I’m experimenting with a monadic visual functional programming language in Haskell. Instead of writing my own type checker, I’d like to use PureScript’s type checker as a library. It has all features I need, especially row polymorphism. My idea is to do something like this:
- Preload some PureScript modules.
- Let an end user create or modify a program, represented internally using my own AST.
- Convert this internal AST to PureScript’s AST as my “main module”.
- Run PureScript’s type checker to get errors out, show them to the end user.
- Loop over (2) to (4).
Do you think this is feasible? I could use some pointers in the code which functions to use. I.e.
TypeChecker.typeCheckModuleclearly type checks a module. But how to run monad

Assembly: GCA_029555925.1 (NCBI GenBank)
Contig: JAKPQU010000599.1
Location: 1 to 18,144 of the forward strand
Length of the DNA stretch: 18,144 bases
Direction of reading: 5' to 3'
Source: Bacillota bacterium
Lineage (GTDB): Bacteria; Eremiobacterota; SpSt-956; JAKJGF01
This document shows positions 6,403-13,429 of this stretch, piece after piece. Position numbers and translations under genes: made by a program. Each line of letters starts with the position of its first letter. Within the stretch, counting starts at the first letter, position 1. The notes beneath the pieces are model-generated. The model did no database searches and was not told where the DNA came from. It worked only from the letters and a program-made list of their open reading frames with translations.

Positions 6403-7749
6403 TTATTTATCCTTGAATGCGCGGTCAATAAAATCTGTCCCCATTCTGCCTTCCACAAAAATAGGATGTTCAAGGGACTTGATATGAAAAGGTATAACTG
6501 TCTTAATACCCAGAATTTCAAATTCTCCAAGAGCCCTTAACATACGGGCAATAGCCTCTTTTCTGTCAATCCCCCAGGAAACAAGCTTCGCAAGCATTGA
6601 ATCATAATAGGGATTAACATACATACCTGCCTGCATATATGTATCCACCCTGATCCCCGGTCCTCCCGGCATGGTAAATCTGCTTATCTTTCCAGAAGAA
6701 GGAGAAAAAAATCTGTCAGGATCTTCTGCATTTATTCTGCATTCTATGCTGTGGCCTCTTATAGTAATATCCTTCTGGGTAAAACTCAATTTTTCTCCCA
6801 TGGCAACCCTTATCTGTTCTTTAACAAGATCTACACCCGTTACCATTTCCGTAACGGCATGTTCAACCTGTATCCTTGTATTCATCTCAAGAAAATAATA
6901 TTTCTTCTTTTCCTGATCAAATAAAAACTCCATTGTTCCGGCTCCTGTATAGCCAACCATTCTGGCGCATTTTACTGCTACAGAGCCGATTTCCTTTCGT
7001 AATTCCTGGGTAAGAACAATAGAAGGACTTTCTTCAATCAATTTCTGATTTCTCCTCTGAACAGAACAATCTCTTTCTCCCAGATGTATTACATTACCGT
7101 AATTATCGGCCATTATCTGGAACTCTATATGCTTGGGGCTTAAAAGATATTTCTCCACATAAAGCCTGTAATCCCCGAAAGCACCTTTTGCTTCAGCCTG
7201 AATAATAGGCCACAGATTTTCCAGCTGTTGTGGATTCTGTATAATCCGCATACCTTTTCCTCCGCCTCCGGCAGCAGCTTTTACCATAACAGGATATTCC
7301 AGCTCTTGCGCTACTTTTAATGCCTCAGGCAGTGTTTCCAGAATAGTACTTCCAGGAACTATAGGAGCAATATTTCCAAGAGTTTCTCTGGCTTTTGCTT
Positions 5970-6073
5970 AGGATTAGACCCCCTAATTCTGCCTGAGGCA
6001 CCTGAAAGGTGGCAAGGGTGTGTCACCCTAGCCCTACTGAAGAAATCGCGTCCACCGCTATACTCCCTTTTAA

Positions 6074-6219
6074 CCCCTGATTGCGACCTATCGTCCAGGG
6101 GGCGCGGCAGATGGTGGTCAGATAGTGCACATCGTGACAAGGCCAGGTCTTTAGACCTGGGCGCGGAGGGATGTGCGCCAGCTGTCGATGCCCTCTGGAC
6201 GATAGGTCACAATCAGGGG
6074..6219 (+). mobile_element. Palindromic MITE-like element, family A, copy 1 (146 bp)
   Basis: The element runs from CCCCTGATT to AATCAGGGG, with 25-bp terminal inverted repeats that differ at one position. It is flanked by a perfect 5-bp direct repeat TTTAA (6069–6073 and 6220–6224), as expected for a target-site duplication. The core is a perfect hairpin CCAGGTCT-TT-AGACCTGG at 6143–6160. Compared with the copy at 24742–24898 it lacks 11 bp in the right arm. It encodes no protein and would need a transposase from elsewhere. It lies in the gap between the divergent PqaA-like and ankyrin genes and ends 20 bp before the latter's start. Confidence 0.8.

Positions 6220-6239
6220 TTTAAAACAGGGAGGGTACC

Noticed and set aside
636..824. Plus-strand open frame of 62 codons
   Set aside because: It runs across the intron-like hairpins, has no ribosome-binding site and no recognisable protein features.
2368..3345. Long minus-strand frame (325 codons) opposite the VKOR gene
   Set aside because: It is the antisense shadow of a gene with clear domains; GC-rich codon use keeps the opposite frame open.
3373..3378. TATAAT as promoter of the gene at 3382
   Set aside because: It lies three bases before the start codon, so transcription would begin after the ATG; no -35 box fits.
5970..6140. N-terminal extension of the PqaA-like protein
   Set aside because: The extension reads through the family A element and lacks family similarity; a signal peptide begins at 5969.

mto get all errors and warnings?
- How to keep the preloaded modules in memory and only recheck my generated AST? Could/Should I use the IDE functionality to preload and reload modules? The IDE interface suggests it only works with file names, not ASTs.
- How to parse simple expressions like “sin pi * 4” into PureScript’s AST?
An alternative would be to generate PureScript source files and use the IDE as a library, or run
purs in IDE mode, listening to JSON output. More ideas are welcome!